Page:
Wii U

Published on July 8th, 2016 | by Nathan Misa

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Tokyo Mirage Sessions #FE Wii U review

Tokyo Mirage Sessions #FE Wii U review Nathan Misa
Graphics
Audio
Gameplay
Value

Summary: A melodic and stylish JRPG catering to those who love anime, Japanese culture and J-Pop, but might not entirely appeal to Shin Megami Tensei or Fire Emblem fans.

4.5

Shin Megami: The Musical


Tokyo Mirage Sessions #FE is a cross-over role-playing video game combining two of Atlus and Nintendo’s most popular franchises – Shin Megami Tensei and Fire Emblem. As a fan of both game properties, this is about as simple as I can summarise the game sitting in my Wii U. For better or worse, it is unlike anything I’ve ever seen before in either series – and it might not entirely resonate with either crowd. But for this reviewer, I couldn’t help but fall for its charms.

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You would be forgiven for experiencing confusion when you first delve into Tokyo Mirage Sessions #FE’s choice of setting. Unlike Shin Megami Tensei and Fire Emblem, there are no dark underworlds or warring medieval kingdoms in sight. No brooding and jaded anti-heroes or heroic knights and lords either. Instead, modern-today Tokyo, the Japanese entertainment industry and plucky young teenage pop idols take their place in a more more light-hearted, less serious tale.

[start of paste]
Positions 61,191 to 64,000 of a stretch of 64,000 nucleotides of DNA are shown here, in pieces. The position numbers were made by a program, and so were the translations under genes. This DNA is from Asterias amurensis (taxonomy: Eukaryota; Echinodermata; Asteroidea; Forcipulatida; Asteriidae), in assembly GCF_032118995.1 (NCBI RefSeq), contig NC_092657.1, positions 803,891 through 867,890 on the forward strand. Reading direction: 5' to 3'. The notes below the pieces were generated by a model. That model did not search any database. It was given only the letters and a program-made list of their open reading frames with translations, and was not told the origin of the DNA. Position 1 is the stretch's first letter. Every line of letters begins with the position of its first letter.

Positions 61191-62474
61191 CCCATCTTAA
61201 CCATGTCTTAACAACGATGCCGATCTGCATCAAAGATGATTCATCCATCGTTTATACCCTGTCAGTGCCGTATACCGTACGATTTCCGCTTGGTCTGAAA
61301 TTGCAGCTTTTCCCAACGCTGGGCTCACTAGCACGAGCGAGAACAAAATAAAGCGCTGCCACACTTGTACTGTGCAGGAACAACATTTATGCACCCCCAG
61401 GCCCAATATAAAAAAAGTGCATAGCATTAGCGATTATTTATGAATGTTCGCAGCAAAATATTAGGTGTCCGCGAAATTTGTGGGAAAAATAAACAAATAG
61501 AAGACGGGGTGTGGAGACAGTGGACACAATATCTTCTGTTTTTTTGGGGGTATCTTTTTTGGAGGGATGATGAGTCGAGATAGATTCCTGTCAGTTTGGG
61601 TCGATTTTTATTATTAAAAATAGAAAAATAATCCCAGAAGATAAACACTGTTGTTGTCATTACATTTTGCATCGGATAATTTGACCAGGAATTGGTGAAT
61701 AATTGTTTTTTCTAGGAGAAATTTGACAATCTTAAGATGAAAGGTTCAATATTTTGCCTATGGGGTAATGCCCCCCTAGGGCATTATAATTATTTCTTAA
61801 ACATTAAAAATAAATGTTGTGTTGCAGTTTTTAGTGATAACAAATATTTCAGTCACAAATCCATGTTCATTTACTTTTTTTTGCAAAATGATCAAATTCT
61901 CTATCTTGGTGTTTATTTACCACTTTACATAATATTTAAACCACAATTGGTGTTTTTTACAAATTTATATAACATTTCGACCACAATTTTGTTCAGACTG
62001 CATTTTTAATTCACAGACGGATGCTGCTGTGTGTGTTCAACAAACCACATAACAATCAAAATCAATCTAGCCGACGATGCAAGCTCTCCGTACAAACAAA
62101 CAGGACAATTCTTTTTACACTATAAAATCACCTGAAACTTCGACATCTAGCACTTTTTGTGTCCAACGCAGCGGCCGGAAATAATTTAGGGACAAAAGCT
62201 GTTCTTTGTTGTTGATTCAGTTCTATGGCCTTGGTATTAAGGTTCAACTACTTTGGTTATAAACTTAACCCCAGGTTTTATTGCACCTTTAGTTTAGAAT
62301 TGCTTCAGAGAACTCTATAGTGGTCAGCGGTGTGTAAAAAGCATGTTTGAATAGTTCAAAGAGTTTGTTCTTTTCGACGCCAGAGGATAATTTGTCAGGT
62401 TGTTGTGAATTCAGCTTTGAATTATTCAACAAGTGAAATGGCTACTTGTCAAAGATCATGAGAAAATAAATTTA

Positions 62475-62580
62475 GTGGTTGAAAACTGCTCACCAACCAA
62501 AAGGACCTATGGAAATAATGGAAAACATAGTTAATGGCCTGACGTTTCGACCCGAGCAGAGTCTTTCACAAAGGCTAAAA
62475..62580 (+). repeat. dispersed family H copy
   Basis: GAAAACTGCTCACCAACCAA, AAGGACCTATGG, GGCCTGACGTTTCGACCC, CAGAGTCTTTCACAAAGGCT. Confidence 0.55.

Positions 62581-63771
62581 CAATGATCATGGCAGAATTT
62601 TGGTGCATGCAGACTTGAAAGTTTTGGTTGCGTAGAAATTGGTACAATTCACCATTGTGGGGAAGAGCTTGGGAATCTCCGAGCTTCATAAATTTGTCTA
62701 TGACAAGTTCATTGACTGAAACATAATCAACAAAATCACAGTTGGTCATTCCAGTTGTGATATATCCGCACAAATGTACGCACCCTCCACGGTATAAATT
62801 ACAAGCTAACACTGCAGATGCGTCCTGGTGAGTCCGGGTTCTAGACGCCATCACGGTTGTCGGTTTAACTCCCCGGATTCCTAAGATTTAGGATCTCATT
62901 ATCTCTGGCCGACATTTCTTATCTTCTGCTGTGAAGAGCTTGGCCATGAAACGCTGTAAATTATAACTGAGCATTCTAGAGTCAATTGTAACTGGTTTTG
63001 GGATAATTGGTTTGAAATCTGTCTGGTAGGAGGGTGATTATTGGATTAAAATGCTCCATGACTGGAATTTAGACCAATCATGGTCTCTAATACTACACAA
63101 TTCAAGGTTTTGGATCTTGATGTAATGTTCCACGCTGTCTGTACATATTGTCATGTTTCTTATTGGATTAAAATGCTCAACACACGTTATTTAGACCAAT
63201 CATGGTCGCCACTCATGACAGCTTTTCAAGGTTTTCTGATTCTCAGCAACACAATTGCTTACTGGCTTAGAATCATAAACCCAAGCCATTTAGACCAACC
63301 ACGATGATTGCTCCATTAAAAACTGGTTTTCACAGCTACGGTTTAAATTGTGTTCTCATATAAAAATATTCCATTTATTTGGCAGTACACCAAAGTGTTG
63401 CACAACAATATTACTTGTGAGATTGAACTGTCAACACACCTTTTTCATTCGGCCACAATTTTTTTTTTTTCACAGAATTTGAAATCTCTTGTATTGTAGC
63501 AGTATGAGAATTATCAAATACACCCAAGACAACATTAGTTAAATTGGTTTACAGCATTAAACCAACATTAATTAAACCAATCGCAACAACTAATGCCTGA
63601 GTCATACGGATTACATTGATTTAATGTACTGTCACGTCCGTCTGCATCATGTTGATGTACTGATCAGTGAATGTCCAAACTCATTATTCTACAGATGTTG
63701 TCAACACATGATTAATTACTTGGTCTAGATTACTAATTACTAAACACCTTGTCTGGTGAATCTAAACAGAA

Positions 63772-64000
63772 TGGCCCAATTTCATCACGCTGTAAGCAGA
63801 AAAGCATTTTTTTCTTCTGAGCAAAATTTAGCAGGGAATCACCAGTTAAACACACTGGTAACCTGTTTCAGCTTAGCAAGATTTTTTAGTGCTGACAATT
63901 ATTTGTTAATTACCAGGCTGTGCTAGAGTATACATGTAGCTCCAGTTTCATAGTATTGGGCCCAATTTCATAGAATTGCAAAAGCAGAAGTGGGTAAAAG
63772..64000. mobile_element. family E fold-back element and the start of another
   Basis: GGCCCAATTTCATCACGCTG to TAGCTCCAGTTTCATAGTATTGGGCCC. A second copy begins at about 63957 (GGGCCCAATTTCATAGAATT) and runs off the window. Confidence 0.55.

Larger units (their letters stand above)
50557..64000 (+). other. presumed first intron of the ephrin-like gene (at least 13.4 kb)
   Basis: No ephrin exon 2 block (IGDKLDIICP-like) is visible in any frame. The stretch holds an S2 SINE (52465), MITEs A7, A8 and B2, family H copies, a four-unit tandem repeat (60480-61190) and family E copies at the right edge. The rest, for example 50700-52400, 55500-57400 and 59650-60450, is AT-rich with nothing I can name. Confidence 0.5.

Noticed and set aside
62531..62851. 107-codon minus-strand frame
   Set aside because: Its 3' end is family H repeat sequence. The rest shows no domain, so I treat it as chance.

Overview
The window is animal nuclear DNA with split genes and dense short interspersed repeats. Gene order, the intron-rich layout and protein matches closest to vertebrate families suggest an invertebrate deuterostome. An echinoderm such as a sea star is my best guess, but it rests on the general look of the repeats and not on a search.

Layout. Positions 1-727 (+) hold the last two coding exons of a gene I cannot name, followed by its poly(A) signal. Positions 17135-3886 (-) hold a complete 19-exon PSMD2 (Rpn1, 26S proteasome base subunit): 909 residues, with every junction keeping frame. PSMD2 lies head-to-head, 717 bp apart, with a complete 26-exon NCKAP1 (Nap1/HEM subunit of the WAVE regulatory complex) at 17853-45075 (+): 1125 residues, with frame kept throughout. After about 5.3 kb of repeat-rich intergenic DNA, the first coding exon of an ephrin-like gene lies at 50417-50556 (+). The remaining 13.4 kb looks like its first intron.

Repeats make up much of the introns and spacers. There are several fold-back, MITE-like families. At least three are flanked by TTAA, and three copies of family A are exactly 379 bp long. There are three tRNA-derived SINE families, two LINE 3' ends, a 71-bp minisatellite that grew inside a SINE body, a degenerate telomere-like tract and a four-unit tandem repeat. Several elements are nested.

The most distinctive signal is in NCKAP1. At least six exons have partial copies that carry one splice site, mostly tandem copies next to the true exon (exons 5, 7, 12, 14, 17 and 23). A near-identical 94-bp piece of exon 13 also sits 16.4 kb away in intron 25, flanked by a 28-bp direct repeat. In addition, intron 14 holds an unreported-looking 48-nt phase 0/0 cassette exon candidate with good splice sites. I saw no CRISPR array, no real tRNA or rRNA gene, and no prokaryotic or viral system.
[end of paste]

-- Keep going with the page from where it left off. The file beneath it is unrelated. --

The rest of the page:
The story is also entirely presented in Japanese audio with English subtitles. This is great for purists but perhaps a little saddening for fans who love the excellent English casting we’ve come to expect from Atlus and Nintendo. Thankfully the localisation in TMS #FE is top-notch and the Japanese voice-overs make sense given the focus on the idol scene. The opening moments introduce an intriguing mystery presented in a stellar anime cutscene. Five years prior to the game’s beginning, a young thirteen year-old girl witnesses her opera singer older sister and an entire audience vanish into thin air, leaving her the sole survivor and forever traumatised by the event. Now eighteen years young, Tsubasa Oribe heads to the One of Millennium talent audition event where she wishes to begin her career as an idol and move on from the trauma.

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Unfortunately, things do devolve into JRPG tropes quickly, but push on and you’ll find a very hard-to-not like cast of characters and story hook. Protagonist Itsuki Aoi is the likable best-friend who rushes to save the day as the event is predictably revealed as a trap. Tsubasa and other idol hopefuls are taken by Mirages evil beings from an otherworldly dimension called the Idolsphere who are behind the disappearances in the real world. Mirages harvest energy from idols and other humans called Performa, a person’s creative energy and drive which makes them unique. Itsuki miraculously saves the day by awakening his own Performa and uses it to merge with a Mirage. Some of the both Mirages turn out to be fan-favourite characters from the Fire Emblem series, but only from select games such as Chrom, Tiki, Tharja, and Virion from Awakening and Cain and Caeda from Shadow Dragon and the Blade of Light.

From here the story becomes a light-hearted and fun, if very predictable journey. Itsuki, Tsubasa and company join Fortuna Entertainment as Mirage Masters and to help stop future Mirage attacks against performers. This is achieved through a series of main story missions, while side-quests involve the cast furthering their own idol careers, exploring famous districts like Harajuku and Shibuya in between dungeons, and interacting in-between major story beats.